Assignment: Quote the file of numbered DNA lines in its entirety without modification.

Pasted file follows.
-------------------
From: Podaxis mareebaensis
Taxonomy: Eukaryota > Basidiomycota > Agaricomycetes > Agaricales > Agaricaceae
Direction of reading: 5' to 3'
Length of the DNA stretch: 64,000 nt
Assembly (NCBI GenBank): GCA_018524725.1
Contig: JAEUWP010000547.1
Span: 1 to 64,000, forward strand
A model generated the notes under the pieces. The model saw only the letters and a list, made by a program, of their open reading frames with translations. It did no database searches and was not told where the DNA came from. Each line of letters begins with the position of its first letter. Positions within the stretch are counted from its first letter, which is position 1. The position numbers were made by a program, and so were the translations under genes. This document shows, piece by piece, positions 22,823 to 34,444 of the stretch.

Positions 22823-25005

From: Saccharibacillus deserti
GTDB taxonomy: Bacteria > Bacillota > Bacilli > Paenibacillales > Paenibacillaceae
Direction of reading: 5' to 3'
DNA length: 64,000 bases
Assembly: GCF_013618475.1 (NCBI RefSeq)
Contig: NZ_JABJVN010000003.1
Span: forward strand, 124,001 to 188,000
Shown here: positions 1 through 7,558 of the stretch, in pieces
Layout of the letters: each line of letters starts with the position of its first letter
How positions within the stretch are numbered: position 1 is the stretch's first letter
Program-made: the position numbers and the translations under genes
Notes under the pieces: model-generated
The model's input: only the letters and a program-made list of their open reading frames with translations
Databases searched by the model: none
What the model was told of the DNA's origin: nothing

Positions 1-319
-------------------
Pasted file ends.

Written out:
From: Podaxis mareebaensis
Taxonomy: Eukaryota > Basidiomycota > Agaricomycetes > Agaricales > Agaricaceae
Direction of reading: 5' to 3'
Length of the DNA stretch: 64,000 nt
Assembly (NCBI GenBank): GCA_018524725.1
Contig: JAEUWP010000547.1
Span: 1 to 64,000, forward strand
A model generated the notes under the pieces. The model saw only the letters and a list, made by a program, of their open reading frames with translations. It did no database searches and was not told where the DNA came from. Each line of letters begins with the position of its first letter. Positions within the stretch are counted from its first letter, which is position 1. The position numbers were made by a program, and so were the translations under genes. This document shows, piece by piece, positions 22,823 to 34,444 of the stretch.

Positions 22823-25005

From: Saccharibacillus deserti
GTDB taxonomy: Bacteria > Bacillota > Bacilli > Paenibacillales > Paenibacillaceae
Direction of reading: 5' to 3'
DNA length: 64,000 bases
Assembly: GCF_013618475.1 (NCBI RefSeq)
Contig: NZ_JABJVN010000003.1
Span: forward strand, 124,001 to 188,000
Shown here: positions 1 through 7,558 of the stretch, in pieces
Layout of the letters: each line of letters starts with the position of its first letter
How positions within the stretch are numbered: position 1 is the stretch's first letter
Program-made: the position numbers and the translations under genes
Notes under the pieces: model-generated
The model's input: only the letters and a program-made list of their open reading frames with translations
Databases searched by the model: none
What the model was told of the DNA's origin: nothing

Positions 1-319